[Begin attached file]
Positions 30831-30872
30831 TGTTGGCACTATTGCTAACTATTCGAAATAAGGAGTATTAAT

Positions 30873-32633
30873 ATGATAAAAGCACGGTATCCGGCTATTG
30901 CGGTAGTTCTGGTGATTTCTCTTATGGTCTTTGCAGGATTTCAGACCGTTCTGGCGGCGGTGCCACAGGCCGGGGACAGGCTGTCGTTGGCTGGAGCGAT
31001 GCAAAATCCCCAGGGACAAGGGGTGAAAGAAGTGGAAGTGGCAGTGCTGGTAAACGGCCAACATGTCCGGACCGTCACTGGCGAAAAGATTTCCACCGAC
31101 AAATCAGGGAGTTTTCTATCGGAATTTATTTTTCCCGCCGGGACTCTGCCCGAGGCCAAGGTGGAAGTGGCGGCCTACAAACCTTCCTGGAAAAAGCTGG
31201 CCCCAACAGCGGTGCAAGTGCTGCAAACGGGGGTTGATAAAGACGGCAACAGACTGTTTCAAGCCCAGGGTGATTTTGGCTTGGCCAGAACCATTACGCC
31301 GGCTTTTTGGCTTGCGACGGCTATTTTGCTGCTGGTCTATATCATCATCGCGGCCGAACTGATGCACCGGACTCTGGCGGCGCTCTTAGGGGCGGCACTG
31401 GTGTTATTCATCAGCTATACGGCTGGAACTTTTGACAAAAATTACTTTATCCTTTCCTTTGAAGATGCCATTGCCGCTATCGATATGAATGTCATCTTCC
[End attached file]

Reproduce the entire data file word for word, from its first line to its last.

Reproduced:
Positions 30831-30872
30831 TGTTGGCACTATTGCTAACTATTCGAAATAAGGAGTATTAAT

Positions 30873-32633
30873 ATGATAAAAGCACGGTATCCGGCTATTG
30901 CGGTAGTTCTGGTGATTTCTCTTATGGTCTTTGCAGGATTTCAGACCGTTCTGGCGGCGGTGCCACAGGCCGGGGACAGGCTGTCGTTGGCTGGAGCGAT
31001 GCAAAATCCCCAGGGACAAGGGGTGAAAGAAGTGGAAGTGGCAGTGCTGGTAAACGGCCAACATGTCCGGACCGTCACTGGCGAAAAGATTTCCACCGAC
31101 AAATCAGGGAGTTTTCTATCGGAATTTATTTTTCCCGCCGGGACTCTGCCCGAGGCCAAGGTGGAAGTGGCGGCCTACAAACCTTCCTGGAAAAAGCTGG
31201 CCCCAACAGCGGTGCAAGTGCTGCAAACGGGGGTTGATAAAGACGGCAACAGACTGTTTCAAGCCCAGGGTGATTTTGGCTTGGCCAGAACCATTACGCC
31301 GGCTTTTTGGCTTGCGACGGCTATTTTGCTGCTGGTCTATATCATCATCGCGGCCGAACTGATGCACCGGACTCTGGCGGCGCTCTTAGGGGCGGCACTG
31401 GTGTTATTCATCAGCTATACGGCTGGAACTTTTGACAAAAATTACTTTATCCTTTCCTTTGAAGATGCCATTGCCGCTATCGATATGAATGTCATCTTCC